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One British Thing: The Babies’ Anti-Gas Protective Helmet

  • Susan R. Grayzel

Abstract

This one British thing, the baby gas mask, helps us understand the normalization of total war in modern Britain.

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1 There are no records in the Labour Party archives about why this image was selected, but it is far from the only example of visual imagery using babies or very young children in gas masks to convey an antiwar message. See Grayzel, Susan R., “The Baby in the Gas Mask: Motherhood, Wartime Technology, and the Gendered Division between the Fronts during and after the First World War,” in Gender and the First World War, ed. Hämmerle, Christa, Überegger, Oswald, and Bader-Zaar, Birgitta (New York, 2014), 127–43; Grayzel, Susan R., At Home and under Fire: Air Raids and Culture in Britain from the Great War to the Blitz (Cambridge, 2012). For a brief discussion of the intentions behind the poster, see Beers, Laura, Your Britain: Media and the Making of the Labour Party (Cambridge, MA: 2010), 188.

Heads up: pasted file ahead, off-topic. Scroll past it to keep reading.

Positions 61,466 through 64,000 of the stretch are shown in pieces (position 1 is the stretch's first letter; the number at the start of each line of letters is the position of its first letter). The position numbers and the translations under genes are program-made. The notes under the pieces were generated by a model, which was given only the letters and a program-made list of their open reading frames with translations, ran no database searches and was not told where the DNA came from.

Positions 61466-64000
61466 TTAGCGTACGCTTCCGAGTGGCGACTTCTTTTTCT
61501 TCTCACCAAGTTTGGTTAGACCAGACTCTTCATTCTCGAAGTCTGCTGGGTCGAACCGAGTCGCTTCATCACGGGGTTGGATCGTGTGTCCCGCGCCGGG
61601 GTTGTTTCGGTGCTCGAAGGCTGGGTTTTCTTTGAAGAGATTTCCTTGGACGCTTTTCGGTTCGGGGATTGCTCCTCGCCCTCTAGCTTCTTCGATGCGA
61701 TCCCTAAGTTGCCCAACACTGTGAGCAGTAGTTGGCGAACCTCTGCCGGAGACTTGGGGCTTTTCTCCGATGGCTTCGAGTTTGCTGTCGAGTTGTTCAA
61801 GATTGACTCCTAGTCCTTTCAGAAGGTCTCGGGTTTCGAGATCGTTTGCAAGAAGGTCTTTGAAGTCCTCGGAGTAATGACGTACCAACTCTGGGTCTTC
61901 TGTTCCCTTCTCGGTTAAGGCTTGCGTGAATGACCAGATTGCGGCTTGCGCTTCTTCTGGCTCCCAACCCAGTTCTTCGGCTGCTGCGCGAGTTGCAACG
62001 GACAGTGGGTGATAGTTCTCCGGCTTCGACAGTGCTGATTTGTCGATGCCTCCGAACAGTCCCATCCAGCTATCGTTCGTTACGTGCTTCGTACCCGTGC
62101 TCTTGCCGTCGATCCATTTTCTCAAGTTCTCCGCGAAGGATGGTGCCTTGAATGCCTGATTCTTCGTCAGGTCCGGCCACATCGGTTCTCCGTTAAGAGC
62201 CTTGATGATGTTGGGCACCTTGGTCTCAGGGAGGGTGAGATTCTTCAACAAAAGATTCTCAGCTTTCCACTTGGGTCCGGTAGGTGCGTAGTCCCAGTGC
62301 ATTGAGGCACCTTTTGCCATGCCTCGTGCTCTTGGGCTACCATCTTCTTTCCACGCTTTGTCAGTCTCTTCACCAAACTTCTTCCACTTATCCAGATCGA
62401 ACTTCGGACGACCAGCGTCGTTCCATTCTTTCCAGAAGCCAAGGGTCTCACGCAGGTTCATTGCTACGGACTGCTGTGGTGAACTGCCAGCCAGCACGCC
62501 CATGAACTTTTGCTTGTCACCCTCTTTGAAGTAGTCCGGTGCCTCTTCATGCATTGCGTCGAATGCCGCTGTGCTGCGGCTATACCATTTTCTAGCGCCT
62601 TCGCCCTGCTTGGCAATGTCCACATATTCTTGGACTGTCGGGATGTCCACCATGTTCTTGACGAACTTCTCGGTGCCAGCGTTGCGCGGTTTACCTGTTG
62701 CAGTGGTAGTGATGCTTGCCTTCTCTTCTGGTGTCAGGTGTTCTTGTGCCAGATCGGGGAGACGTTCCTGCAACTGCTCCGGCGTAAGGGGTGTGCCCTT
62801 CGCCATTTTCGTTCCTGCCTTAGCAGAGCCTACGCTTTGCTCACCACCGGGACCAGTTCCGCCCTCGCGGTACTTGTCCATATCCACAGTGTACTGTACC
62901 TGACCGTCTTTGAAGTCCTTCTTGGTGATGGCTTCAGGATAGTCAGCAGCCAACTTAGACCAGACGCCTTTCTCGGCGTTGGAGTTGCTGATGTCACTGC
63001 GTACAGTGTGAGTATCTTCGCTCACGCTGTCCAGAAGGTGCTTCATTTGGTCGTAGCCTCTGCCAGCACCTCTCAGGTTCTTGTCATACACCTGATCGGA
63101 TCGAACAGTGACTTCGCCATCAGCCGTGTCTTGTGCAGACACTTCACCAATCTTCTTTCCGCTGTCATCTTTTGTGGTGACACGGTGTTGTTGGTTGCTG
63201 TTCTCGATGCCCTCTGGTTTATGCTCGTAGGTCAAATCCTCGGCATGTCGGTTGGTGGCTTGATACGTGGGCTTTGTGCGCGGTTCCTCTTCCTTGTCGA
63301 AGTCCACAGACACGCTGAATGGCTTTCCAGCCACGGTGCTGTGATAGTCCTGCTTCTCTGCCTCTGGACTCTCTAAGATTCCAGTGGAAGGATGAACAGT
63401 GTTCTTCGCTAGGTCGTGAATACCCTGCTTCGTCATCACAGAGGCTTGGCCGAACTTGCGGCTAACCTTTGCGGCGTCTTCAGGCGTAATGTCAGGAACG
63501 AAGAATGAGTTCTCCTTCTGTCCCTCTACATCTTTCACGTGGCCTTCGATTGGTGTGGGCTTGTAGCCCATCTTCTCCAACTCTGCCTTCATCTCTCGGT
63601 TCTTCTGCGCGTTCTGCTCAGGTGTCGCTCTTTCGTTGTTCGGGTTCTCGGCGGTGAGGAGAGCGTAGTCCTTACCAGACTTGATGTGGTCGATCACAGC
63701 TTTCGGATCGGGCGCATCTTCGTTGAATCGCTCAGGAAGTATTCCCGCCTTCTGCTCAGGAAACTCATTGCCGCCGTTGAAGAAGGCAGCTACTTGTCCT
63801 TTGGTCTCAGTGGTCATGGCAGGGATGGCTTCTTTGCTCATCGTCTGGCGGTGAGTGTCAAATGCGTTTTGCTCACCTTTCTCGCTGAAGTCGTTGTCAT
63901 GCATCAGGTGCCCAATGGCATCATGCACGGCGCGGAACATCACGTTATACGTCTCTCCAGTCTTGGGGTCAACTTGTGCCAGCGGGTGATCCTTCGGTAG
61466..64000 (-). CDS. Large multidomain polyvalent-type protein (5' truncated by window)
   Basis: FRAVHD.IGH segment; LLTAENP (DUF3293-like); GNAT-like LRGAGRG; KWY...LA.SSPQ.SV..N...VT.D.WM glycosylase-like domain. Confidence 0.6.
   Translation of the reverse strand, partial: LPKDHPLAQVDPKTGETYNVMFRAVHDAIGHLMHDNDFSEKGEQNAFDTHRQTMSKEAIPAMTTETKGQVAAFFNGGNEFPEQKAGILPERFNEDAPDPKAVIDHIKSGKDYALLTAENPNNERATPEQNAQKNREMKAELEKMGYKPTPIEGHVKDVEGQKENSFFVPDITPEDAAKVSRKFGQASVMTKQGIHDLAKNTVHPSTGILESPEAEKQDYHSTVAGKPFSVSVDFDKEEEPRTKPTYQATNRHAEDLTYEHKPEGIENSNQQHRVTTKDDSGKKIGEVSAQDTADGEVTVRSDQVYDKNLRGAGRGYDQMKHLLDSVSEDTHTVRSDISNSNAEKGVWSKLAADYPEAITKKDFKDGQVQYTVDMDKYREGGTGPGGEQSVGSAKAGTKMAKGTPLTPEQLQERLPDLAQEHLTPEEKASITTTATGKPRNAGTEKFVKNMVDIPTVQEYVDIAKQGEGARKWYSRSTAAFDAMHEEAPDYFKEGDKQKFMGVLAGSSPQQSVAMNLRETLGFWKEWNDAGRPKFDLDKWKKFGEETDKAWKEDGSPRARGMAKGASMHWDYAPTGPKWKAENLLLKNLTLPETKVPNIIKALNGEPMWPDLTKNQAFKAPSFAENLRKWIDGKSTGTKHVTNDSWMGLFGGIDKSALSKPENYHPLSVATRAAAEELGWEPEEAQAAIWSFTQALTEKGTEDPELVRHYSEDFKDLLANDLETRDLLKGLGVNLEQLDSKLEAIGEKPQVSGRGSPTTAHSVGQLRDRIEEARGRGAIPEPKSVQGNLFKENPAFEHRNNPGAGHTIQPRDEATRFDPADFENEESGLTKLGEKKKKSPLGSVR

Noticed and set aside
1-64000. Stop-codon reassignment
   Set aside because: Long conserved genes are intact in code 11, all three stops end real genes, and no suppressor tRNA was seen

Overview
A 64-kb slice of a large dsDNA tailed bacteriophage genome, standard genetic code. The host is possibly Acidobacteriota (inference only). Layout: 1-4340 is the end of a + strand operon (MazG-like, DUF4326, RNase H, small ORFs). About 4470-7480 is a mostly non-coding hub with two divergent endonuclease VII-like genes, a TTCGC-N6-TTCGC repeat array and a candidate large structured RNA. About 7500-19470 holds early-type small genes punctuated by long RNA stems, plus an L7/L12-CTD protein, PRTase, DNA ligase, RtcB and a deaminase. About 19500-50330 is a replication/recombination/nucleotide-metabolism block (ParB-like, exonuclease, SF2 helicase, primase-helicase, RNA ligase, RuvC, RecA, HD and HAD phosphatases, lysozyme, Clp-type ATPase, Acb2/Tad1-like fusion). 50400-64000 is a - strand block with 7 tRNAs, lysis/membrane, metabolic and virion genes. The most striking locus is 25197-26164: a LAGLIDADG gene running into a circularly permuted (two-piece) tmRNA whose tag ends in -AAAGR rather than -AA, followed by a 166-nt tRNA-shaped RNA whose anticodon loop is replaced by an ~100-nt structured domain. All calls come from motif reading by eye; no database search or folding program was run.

2 The National Archive (hereafter TNA), CAB 46/3, Maurice Hankey, Air Raids Precautions Memo No. 11 (1925) (emphasis added).

3 On these challenges, see the discussions among air raid precaution planners, TNA, HO 45/17620, especially E. J. Hodsoll, Report on Conference, 3 October 1935; see also the discussion in Grayzel, At Home and under Fire, especially chap. 9.

4 A fuller discussion of this can be found in Grayzel, At Home and under Fire, especially chaps. 9 and 10.

5 “Families Queue to Fit Gas Masks,” Daily Herald, 26 September 1938; “Britain Queues Up in Millions on Gas Mask Sunday,” Daily Mirror, 26 September 1938. The quotation is from a caption for a photo accompanying the Daily Mirror article.

6 TNA, HO 45/17620, Memorandum on Trials at Holborn Town Hall, 17–18 August 1938.

7 “Anti-Gas Protection of Babies and Young Children, July 1939,” ARP Department (London: HMSO, 1939), 1.

8 Ibid., 4.

9 See TNA, HO 186/980, Memorandum from E. J. Hodsoll, December 1938 (capitalization in the original), and Letter from G. H. Findlay to Chemical Defence Research Department, Porton Down, 6 January 1939.

10 TNA HO 45/17620, Appendix, John MacMillan, Report on Trials, 20 July 1938.

11 James Agate, “Lullaby for a Baby Wearing a Gas Mask,” Daily Express, 18 March 1939.

12 Typescript memoir, 1939–1943, Private Papers of Mrs H[ilda née Woodington] Casey, Department of Documents 11688 (Former ref. 02/1/1), Imperial War Museum, London.

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